Sunday, April 01, 2007

Steev Hise

Steev Hise
Steev Hise may have been the very first person I met online, back in the mid nineties, when I first ventured out onto the world wide web. I was looking for other artists who created using recycled sounds and found him there somewhere. I don't think he'd started Detritus yet, so I must have done a search for "found sound collage" and found one of his posts to a listserv, or something like that.

The internet's become a lot more user friendly since then, and you can find a much larger amount of information about sound collage and audio artists on the net these days, but back then it took a serious effort. I would spend what seemed like hours typing new combinations of search phrases into all of the search engines I could find (Does Google even have any competition these days?) and see the same ten responses over and over and over.

So, I started firing off emails to total strangers and one of the first people to respond was Steev Hise, who shortly thereafter started his "recycled culture" website,, which not only set out to provide the web with some much needed info on the subject of recycling in art and music, but also to provide server space for collage artists who needed help getting online. I'm one of the people who took advantage of his generosity right at the beginning. Both the Escape Mechanism and Some Assembly Required websites got their start at and I've long maintained my email address (thanks Steev!).

Sound Unseen asked me to invite some SAR artists to perform in Minneapolis a few years ago and I asked Steev to open for Wet Gate when they performed at The Bryant Lake Bowl. All told we had three evenings of "plunderphonic" events at that year's Sound Unseen (2001), including John Oswald and Wobbly on another night at The Bryant Lake Bowl, and my band (Escape Mechanism) opening for The Tape-beatles at The Oak Street Cinema. We even presented a panel discussion with The Tape-beatles, Wet Gate, Steev Hise and Kembrew McLeod at the Walker Art Center, called "I Love Trash: Recycling Culture and Rewriting Copyright." It was an exciting week!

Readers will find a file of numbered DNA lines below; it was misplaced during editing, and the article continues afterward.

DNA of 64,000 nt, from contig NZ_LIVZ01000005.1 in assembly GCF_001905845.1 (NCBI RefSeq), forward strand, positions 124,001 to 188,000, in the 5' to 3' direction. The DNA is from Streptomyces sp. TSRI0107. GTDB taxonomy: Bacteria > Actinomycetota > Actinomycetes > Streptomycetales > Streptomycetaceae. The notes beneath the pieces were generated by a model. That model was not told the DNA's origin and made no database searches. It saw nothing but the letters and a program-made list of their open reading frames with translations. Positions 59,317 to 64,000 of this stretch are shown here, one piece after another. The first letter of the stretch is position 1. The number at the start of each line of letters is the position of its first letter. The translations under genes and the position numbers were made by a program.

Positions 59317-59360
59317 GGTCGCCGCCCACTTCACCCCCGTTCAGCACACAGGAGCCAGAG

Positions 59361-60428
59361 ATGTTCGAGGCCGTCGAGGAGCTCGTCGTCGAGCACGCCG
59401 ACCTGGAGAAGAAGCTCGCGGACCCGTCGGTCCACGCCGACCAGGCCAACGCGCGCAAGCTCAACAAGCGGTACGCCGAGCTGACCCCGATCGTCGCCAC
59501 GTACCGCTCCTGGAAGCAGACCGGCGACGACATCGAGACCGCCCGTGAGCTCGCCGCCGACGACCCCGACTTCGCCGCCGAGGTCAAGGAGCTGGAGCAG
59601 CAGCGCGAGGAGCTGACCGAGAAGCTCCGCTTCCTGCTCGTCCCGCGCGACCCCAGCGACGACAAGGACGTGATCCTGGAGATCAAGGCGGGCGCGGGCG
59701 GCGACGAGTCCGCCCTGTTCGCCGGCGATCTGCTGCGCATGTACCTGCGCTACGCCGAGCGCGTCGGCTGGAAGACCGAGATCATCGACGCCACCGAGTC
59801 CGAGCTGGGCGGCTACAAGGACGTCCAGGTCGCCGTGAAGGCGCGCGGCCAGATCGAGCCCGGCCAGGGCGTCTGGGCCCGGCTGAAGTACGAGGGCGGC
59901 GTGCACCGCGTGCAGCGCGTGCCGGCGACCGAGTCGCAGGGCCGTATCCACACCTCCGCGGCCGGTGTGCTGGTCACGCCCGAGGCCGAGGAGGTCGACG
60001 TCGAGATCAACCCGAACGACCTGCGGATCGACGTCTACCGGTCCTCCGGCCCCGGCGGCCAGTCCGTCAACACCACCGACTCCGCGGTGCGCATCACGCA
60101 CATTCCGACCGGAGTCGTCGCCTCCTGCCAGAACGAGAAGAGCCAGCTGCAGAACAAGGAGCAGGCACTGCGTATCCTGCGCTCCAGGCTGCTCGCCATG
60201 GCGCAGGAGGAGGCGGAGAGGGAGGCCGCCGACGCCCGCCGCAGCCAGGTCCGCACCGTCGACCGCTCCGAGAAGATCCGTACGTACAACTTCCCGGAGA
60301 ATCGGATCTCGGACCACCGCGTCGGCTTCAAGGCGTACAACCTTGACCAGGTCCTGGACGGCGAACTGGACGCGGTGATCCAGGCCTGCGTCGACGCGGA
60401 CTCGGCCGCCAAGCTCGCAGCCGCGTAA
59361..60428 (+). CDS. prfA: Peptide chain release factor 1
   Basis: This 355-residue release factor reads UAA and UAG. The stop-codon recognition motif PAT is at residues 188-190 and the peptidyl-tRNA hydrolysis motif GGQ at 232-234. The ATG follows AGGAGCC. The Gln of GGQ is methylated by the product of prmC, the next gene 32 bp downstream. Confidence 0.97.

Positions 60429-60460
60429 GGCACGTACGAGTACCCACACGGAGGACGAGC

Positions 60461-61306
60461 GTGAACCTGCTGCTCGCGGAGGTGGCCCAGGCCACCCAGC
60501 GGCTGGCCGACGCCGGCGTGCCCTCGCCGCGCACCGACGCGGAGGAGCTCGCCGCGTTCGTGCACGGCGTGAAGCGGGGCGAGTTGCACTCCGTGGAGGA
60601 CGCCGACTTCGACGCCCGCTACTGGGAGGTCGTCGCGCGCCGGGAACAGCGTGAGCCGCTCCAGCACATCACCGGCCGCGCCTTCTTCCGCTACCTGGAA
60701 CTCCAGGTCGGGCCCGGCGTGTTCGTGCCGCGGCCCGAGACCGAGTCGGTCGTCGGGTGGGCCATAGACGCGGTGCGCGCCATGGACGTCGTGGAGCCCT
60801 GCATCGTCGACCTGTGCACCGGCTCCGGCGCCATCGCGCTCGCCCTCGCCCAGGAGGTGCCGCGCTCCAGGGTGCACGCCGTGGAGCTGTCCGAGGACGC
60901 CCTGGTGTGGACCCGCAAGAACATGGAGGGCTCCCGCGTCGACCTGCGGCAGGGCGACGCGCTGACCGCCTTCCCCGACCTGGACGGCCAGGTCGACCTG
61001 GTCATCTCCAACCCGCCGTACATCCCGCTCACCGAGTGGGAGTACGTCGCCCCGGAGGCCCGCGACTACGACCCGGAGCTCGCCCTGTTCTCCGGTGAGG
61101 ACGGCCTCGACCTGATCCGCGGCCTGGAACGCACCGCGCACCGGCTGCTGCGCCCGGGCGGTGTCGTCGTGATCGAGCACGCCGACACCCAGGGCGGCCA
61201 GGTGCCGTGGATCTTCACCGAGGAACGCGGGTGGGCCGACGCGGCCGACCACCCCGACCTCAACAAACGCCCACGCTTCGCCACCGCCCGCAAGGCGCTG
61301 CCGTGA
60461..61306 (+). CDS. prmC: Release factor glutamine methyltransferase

Steev posted some photos from one of the evenings at the Bryant Lake Bowl

Steev's been performing and composing with recycled sound and video for years. He's also created original instruments and software and has been working lately as a documentary filmmaker. His first documentary, "On The Edge: The Femicide in Ciudad Juárez" is available on DVD from (as is his CD titled, "Original"). Without further ado, here's the SAR Q&A with Steev Hise...

*Name: Steev Hise

*Are there any additional names used to describe this project: nope

*Do you use a pseudonym? No

*Tape manipulations, digital deconstructions or turntable creations: None. I'm a documentary filmmaker who once made electronic audio art, which is not to say I've totally given that up. I may go back to making music and sound art, but I've been concentrating on film/video for the last 4 years or so. For now, I think music is an insufficient form to convey the messages I need to convey to my audience, so that's why I do film.

*Another genre descriptor: "Recycled culture." I stole that term from the Tape-beatles. It really fits.

*Location: Davenport, Iowa, but I live in Tucson now.

*What is your creative/artistic background: I come from a community radio and punk band background, with a little grad school thrown in, at an art school studying music and new media. (Starting at) WCBN ("Radio Free Ann Arbor"), the student station in Ann Arbor, at the U of Michigan, where I did my undergrad in electrical engineering. For grad school I went to CalArts in Los Angeles, studied there with Morton Subnotick, Tom Erbe, and Dick Hebdige, amongst others. Band names, in chronological order: International Leakage, The Tao Puppies, T-Zero, Ears Under Siege (getting into noise and ambient electronics here), Hubie, Wax Utensil Guild, The Anti-Cyborg Orchestra.

*History: About 16 years.

*Born: In the late '60s.

*Motivations: To make the world better, somehow.

*Philosophy: The world is f****d, and artists have the responsibility to help fix it. Just as everyone does, but artists have a more important role than many, because they have the power to communicate ideas and sway opinions.

*How would you like to be remembered: That's a hard one. Maybe something like "he was great in bed, and his intentions were good."

*Web address:
Also, I have a blog here:

Also, the site for my new documentary about the murdered women of Ciudad Juarez is:


Post a Comment

<< Home